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    Soldier's training put to the test, saves life as result

    Soldier's training put to the test, saves life as result

    Photo By Sgt. Rob Cooper | Staff Sgt. Jeremy Hammond is a unit mobilization assistor with Task Force Griffin at...... read more read more



    Story by Sgt. Rob Cooper 

    Camp Atterbury Public Affairs

    By Rob Cooper
    Crier staff writer

    CAMP ATTERBURY, Ind. – The ability to adapt and overcome is second nature to any proficient U.S. Army Soldier on the battlefield, but what happens when a Soldier's abilities are put to the test in the most unlikely of places?

    For Staff Sgt. Jeremy Hammond, the test would come on a Saturday afternoon that would put his Soldier skills to the test and eventually mean the difference between life and death.

    Hammond, a unit mobilization assistor with the 205th Infantry Brigade, First Army, spends his days making sure that deploying units are well trained for the mission ahead.

    Coworkers describe Hammond as the kind of guy who isn't afraid to speak his mind and always strives to complete the mission, even if he has to do it himself.

    "Hammond's the guy who will attempt to do something even if he doesn't know how to," said the task force's senior unit mobilization assistant Sgt. 1st Class David Harrod.

    That "Go-To" attitude was put to the ultimate test, Aug. 25, during a motorcycle ride – a ride that Hammond will never forget.

    After meeting up with a group of eight riders near Franklin, Ind., Hammond, 26, took to the streets to enjoy the clear skies and warm weather during his off-duty hours. A seasoned rider with more than 14 years of motorcycle experience, Hammond reminded the other riders, whom he had never met before, to be careful.

    "As we turned onto (State Road) 58, I mentioned to everyone that they ride within their limits," he said.

    Everything was going well on the ride until the riders came up to a sudden left turn while westbound towards Seymour, Ind. Prior to the turn, Hammond was second to last in the pack, but that changed in an instant.

    "After we took the turn, I looked back and saw that no one was behind me," he said. "I had this gut feeling and had the group turn around."

    As the group turned around head back to the curve, thoughts churned through Hammond's head. "You're hoping that maybe someone's bike broke or something silly like that, but nothing serious," he said.

    As he approached the turn, Hammond soon found what had happened; a trashed bike along the road, skid marks along the guardrail, and the bike's owner 30 feet off the road. Hammond approached the group of other riders hovering around the young man, Alex Partlow.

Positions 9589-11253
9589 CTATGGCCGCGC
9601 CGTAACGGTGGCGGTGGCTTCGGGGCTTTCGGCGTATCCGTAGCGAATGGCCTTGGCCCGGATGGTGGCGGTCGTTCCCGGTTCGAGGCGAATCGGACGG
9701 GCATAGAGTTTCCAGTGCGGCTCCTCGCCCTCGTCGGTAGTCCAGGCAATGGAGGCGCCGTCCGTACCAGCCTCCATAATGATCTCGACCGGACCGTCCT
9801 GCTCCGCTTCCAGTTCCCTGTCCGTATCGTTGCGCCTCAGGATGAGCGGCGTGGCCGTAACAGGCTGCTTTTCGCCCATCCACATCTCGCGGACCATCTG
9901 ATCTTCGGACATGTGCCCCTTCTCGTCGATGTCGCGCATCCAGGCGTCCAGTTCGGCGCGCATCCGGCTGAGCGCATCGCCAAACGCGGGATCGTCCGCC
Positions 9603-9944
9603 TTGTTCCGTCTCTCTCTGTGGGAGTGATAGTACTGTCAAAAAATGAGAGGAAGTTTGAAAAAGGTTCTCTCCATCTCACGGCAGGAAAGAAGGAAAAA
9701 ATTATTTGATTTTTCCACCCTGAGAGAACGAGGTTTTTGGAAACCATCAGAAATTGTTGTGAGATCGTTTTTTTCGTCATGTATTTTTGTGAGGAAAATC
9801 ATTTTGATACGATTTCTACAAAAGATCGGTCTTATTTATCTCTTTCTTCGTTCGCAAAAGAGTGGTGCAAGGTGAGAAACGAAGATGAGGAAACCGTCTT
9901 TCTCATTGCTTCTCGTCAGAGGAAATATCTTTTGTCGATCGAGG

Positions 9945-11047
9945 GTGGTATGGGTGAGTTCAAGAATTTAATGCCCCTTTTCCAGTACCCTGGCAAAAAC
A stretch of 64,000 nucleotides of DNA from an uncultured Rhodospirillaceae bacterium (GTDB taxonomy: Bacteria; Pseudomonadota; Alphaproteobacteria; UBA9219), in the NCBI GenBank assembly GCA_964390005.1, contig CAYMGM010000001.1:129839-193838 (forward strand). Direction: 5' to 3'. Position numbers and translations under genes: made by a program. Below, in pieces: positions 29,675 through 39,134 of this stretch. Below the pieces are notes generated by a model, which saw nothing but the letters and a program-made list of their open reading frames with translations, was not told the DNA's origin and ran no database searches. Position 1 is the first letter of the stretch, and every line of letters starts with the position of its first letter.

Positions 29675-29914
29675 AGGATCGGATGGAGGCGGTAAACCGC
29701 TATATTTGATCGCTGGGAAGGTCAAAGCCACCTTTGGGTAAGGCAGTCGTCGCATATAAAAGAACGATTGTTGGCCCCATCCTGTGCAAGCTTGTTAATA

"There was a huge gash in his inner right leg, his femur looked broken and his femoral artery severed," Hammond said. "I remember his eyes rolling back and he went ghost white."

    At that point, something clicked inside Hammond's head. A certified Army combat lifesaver, Hammond's instinct took over. Using his belt as a tourniquet, Hammond quickly stopped the bleeding and treated Partlow for shock.

    "Your muscle memory kicks in, and you go into a zone," he said.

    Because they were so far out in the country, it took emergency services about 45 minutes to reach the scene. Partlow was rushed to the closest hospital by ambulance and later transported by helicopter to Wishard Memorial Hospital in Indianapolis. While in the emergency rooms, doctors told Hammond the obvious.

    "He wouldn't have made it without help," Hammond said.

    "The meat and potatoes of this story are that they were out in the middle of nowhere, with Hammond keeping this guy alive until help arrived," Harrod said. "The individual he saved owes it to Hammond and the Army training he received, no doubt about it."

    Hammond said that his training was what kept Partlow alive, who was released from the hospital two days after the accident.

    "That's why our training is so effective, because when something happens you react," Hammond said. "(My unit) always trained on how to prevent shock, and just like in training, I went to the obvious injury and treated it."

    "When I teach classes, I stress repetition," Hammond said. "Not because it takes up time, but that it creates proficiency."

    Harrod said that Hammond's proficiency shows his caliber as a Soldier and an individual, and has recommended Hammond for the Meritorious Service Medal for his good deed.

    "The one thing that sticks out in my mind is that when (Hammond) came upon the accident, the first thing he noticed were guys standing around trying to figure out what to do," Harrod said. "He got there, saw the bleeding, and immediately took action. Even trainers have to be prepared to accomplish the mission."



    Date Taken: 09.17.2007
    Date Posted: 09.17.2007 10:55
    Story ID: 12389
    Location: CAMP ATTERBURY, IN, US 

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